Star-shaped teeth lead to discovery of new mosasaur species in Morocco
Scientists have discovered a new species of mosasaur, a giant sea-dwelling lizard that dates back to the age of the dinosaurs, that stands out because of its unique, star-shaped teeth.
It’s thought that mosasaurs and other marine reptiles were on a rapid evolutionary path until about 66 million years ago when a 6-mile-wide (10-km-wide) space rock called the Chicxulub impactor, slammed into the Earth off the coast of what's now the Gulf of Mexico, wiping out the dinosaurs and around 90% of life on the planet.
The Maastrichtian Age occurred 72.1 million to 66 million years ago, during the Cretaceous Period. The Oulad Abdoun Basin in Morocco is an important site for vertebrate fossils; most, mainly marine-based, specimens have been unearthed there. The phosphate deposits in the area range from the Late Cretaceous to the Early Paleogene, a period of around 25 million years.
And it’s in Sidi Chennane, in the south Oulad Abdoun Basin, that scientists found this new species of mosasaur from the Maastrichtian Age, which they named Stelladens mysteriosus. Although it shared some similarities with other mosasaurs, what stood out to scientists was its unusually shaped teeth.
Unlike most mosasaurs with bladelike, serrated ridges on the back and front of their teeth which helped them eat their prey, Stelladens had between four and six blades running vertically down the tooth. The blades give the teeth the appearance of the tip of a Phillips-head screwdriver.
“It’s a surprise,” said Nick Longrich, lead author of the study. “It’s not like any mosasaur, or any reptile, even any vertebrate we’ve seen before.”
Several teeth were found to have the same unique shape, suggesting to the scientists that it was not caused by pathology or mutation. They think the Stelladens’ teeth indicate that they ate a specialized diet but can’t be sure what it consisted of.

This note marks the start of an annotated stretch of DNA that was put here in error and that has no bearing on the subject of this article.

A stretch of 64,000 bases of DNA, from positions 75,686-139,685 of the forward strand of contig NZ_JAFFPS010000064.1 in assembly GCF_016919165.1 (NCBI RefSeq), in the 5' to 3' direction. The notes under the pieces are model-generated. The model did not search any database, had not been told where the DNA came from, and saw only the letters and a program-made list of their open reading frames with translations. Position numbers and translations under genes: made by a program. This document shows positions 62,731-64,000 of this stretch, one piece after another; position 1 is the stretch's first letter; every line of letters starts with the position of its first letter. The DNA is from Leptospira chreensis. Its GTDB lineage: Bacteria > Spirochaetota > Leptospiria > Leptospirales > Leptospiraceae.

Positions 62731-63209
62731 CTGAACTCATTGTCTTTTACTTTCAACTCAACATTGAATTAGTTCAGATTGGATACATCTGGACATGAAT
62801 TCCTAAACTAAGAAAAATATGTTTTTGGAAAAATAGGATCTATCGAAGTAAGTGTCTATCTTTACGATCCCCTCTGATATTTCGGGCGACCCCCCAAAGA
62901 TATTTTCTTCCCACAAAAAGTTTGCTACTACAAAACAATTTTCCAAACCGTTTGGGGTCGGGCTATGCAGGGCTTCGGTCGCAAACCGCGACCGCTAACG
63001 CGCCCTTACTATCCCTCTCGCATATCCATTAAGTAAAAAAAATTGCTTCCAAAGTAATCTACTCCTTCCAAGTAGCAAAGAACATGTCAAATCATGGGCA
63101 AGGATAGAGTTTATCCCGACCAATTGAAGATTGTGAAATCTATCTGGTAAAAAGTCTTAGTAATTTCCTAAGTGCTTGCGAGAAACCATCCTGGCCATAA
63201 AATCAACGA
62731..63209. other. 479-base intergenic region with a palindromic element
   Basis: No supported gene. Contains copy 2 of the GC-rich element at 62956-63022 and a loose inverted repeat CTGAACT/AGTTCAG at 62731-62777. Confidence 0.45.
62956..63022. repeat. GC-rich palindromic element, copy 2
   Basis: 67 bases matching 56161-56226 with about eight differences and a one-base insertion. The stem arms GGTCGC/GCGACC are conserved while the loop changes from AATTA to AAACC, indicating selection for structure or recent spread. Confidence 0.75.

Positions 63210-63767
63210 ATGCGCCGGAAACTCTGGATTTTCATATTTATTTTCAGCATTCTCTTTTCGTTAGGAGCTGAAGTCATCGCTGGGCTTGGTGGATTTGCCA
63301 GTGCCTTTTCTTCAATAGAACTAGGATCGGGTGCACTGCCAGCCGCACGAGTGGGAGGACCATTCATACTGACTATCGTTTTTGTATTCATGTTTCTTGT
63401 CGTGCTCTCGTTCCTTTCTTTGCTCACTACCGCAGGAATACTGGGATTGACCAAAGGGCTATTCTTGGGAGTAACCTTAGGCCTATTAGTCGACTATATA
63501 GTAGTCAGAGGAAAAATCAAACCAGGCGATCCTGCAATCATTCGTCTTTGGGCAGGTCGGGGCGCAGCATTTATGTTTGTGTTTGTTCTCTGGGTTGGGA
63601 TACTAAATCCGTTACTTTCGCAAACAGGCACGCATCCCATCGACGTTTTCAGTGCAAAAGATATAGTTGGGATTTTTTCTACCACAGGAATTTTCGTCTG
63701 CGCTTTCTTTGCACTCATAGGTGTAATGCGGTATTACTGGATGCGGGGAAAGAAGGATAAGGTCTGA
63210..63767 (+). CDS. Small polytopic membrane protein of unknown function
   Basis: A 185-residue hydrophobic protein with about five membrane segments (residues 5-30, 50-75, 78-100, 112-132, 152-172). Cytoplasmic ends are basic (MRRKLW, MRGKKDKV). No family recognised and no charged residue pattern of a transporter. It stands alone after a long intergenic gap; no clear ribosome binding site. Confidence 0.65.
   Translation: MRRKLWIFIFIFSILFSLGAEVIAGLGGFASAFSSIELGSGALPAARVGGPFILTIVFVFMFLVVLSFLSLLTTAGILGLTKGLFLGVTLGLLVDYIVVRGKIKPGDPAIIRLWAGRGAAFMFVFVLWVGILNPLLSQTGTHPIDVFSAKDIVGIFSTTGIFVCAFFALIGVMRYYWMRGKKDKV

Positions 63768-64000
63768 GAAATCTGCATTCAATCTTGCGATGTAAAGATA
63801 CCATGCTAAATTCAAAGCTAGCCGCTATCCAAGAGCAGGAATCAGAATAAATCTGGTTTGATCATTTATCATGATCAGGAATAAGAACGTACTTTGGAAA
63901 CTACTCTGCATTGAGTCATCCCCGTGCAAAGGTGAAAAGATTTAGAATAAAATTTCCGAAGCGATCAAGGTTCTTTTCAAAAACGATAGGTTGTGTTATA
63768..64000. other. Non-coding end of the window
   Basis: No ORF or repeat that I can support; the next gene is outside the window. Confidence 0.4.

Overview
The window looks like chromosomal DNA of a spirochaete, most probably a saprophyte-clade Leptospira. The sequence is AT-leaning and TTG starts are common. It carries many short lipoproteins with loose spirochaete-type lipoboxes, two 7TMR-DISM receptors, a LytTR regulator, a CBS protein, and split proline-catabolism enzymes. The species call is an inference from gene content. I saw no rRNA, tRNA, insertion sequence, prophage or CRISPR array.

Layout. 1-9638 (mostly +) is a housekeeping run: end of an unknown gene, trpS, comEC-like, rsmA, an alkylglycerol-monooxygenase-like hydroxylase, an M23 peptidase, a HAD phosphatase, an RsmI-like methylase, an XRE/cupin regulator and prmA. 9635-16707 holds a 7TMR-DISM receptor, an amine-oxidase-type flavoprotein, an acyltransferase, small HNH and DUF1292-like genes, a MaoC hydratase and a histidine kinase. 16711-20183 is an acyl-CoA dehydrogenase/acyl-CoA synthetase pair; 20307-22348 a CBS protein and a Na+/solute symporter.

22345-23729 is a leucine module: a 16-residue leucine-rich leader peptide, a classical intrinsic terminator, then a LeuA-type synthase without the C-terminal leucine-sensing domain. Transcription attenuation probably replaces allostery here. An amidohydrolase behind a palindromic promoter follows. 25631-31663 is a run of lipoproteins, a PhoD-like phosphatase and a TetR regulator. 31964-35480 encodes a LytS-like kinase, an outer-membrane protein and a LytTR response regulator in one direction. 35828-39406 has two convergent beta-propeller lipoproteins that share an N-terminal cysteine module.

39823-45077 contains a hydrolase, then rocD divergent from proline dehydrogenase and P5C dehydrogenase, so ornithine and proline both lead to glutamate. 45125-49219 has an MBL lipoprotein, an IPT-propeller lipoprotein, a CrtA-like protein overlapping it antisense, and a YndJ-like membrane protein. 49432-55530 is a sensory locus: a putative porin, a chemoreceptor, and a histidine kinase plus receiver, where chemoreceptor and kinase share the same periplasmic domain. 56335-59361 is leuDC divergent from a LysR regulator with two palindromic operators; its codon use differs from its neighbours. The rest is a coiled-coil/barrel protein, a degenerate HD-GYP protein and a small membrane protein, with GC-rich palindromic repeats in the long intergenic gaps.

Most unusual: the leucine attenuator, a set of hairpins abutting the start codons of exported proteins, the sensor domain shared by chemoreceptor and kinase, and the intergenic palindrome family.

“We have no idea what this animal was eating, because we don’t know of anything similar either alive today, or from the fossil record,” said Longrich. “It’s possible it found a unique way to feed, or maybe it was filling an ecological niche that simply doesn’t exist today.”
The scientists noticed the small, stout teeth were worn on the tips, which ruled out a diet of soft-bodied prey, but they weren’t strong enough to crush heavily armored animals like clams or sea urchins.
“That might seem to suggest it’s eating something small, and lightly armored – thin-shelled ammonites, crustaceans, or bony fish – but it’s hard to know,” Longrich said. “There were weird animals living in the Cretaceous – ammonites, belemnites, baculites – that no longer exist. It’s possible that this mosasaur ate something, and occupied a niche, that simply doesn’t exist anymore, and that might explain why nothing like this is ever seen again.”
Ammonites were a group of marine mollusks, belemnites were squid-like cephalopods that possessed an internal skeleton, and baculites were cephalopods with an almost straight shell.
The discovery of Stelladens shows that even after years of uncovering fossils from Morocco, the area is still rich with new species waiting to be discovered.
“We’re not even close to finding everything in these beds,” said Longrich. “This is the third new species to appear, just this year. The amount of diversity at the end of the Cretaceous is just staggering.”
The study was published in the journal Fossils.
Source: University of Bath
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